Many have never seen a typewriter in action. “When we started we saw how young people are fascinated by them, the way the keys hit the ink, the ink hits the paper. They love the mechanics of it.”
Also key – pardon the pun – is the simplicity and focus of a typewriter. “It’s a machine which does just one thing and that’s unusual these days.” To the digital generation, the idea of getting on with an essay, a novel even, without distraction by email, social media, music streaming and more is new, not old.
“Typewriters force you to stop and think about what you are going to write. It’s an effort to type and even more of one to delete, so you won’t just write drivel,” says Julie. “It is good for creativity.”
Actor Tom Hanks has a collection of 300 machines and has published a book of stories
Novelist Will Self is just one writer to have turned back – to his mother’s Olivetti Lettera 22 – having found the internet a hindrance in the first draft of his novels. Woody Allen, Hunter S Thompson and Cormac McCarthy are among those never to have gone digital in the first place.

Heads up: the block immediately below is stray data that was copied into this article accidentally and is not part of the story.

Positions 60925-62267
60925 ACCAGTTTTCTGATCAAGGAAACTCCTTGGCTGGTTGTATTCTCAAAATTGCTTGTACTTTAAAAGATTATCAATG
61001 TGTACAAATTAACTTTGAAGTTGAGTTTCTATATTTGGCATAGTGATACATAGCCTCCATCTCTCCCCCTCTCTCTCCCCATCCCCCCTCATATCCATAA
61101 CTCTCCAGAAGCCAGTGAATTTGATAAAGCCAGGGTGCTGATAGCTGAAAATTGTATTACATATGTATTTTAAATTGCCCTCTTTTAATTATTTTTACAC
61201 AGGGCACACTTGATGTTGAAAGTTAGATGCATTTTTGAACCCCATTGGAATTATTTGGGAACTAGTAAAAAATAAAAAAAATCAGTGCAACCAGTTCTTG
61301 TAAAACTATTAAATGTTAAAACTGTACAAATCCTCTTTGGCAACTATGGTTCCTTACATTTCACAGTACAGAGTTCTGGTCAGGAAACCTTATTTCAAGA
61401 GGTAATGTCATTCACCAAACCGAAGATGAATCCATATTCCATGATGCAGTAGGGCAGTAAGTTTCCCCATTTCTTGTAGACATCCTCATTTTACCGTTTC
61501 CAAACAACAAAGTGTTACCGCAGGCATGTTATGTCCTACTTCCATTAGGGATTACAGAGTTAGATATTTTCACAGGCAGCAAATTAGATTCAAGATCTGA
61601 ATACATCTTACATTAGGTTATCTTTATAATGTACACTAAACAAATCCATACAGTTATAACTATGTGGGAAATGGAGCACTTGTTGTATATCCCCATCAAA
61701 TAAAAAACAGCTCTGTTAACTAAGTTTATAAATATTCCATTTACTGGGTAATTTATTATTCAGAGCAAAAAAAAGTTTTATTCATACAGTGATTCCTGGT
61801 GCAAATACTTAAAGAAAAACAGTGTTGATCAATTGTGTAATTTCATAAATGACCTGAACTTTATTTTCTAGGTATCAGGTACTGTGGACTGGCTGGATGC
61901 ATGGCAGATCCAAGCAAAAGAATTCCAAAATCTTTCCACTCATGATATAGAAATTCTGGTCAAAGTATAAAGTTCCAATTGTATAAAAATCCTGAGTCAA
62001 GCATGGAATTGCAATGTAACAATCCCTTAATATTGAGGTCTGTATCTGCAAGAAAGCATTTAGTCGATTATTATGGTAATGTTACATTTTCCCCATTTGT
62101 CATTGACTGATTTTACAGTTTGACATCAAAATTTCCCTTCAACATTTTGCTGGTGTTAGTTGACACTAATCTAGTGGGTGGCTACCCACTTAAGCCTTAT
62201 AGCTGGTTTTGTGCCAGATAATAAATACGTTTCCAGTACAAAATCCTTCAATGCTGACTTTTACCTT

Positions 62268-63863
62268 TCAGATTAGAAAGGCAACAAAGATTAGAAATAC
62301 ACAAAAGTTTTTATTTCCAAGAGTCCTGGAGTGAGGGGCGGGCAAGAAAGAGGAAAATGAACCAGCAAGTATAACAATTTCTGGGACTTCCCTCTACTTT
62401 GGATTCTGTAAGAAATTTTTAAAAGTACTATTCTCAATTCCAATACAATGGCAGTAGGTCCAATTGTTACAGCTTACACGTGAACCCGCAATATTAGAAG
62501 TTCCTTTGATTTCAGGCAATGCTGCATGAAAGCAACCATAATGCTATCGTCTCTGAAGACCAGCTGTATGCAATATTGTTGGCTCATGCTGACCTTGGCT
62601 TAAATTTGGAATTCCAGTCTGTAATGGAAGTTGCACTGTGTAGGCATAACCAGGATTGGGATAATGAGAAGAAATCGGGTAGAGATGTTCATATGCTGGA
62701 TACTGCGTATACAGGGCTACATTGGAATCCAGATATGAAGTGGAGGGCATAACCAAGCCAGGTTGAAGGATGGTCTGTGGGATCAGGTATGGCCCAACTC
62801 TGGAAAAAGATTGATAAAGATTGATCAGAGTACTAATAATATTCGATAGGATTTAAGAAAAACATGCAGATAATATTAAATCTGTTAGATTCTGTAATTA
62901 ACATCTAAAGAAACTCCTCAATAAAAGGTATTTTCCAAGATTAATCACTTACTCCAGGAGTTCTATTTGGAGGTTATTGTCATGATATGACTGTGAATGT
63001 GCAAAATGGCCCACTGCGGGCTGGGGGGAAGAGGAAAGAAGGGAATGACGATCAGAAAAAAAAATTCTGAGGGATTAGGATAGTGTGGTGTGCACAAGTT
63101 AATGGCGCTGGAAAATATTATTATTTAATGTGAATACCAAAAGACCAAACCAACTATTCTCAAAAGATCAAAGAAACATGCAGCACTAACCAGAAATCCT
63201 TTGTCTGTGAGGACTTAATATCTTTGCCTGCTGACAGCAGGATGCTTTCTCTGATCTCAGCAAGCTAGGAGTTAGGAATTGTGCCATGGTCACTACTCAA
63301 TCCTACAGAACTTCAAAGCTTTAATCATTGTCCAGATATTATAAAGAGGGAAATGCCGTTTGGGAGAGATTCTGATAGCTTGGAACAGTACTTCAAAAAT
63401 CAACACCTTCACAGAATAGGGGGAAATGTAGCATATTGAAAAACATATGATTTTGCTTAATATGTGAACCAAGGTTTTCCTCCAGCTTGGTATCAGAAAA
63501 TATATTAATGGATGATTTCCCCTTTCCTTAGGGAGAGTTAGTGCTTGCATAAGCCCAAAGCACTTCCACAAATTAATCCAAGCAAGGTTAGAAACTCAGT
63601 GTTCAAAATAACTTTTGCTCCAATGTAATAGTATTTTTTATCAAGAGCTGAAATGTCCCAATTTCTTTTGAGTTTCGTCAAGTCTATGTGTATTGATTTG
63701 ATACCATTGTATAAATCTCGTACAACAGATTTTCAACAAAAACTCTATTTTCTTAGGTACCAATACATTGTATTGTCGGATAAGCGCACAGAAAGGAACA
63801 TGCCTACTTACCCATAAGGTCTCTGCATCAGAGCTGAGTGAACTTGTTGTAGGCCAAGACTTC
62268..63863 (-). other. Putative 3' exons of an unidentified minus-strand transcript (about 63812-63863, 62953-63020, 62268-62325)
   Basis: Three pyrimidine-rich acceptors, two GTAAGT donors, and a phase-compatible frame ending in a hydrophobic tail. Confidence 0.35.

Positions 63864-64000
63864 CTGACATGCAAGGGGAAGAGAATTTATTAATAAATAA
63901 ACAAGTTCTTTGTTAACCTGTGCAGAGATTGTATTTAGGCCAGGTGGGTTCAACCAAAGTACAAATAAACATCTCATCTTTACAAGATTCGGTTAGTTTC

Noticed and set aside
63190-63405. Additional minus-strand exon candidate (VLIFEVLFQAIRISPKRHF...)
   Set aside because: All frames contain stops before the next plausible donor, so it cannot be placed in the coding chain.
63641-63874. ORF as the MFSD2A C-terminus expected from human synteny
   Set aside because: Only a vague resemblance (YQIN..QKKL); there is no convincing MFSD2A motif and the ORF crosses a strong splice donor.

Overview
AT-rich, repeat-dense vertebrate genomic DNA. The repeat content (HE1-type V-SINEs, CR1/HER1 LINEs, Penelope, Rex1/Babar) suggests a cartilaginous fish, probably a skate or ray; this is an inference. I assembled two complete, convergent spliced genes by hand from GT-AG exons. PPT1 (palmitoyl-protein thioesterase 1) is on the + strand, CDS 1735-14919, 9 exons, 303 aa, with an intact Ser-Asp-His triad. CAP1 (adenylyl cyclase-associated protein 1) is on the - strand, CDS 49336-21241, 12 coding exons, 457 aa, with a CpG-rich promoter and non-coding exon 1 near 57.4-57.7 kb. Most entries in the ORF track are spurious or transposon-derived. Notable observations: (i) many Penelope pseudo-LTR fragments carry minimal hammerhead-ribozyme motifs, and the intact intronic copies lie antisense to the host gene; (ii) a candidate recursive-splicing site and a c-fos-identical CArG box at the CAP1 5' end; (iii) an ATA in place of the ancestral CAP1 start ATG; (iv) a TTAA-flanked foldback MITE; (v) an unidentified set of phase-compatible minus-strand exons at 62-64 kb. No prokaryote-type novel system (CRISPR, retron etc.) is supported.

“Technology is great but sometimes we need a break, something a little simpler,” says Julie. Modern fans are not turning their back on tech, she says – “they have mobile phones, laptops, tablets as well but it’s a small way of getting off grid, of re-using and recycling rather than dumping more stuff in landfill. You don’t even need electricity or a signal.”
While the ability to work without power supply appeals to digitallydetoxing young people, its signifance is even wider where electricity is less reliably available, such as India and Latin America, where manual typewriters remain a common sight. Their durability – lasting 60, 70 and more years while computers are built to become obsolete – is another attraction.
Security and privacy – with typewriters essentially unhackable – are yet another bonus, leading some embassies, police forces and other institutions to dust off the old machines. Russia’s Federal Guard Service, responsible for protecting the country’s top officials, was reported to have ordered several Triumph Adler machines.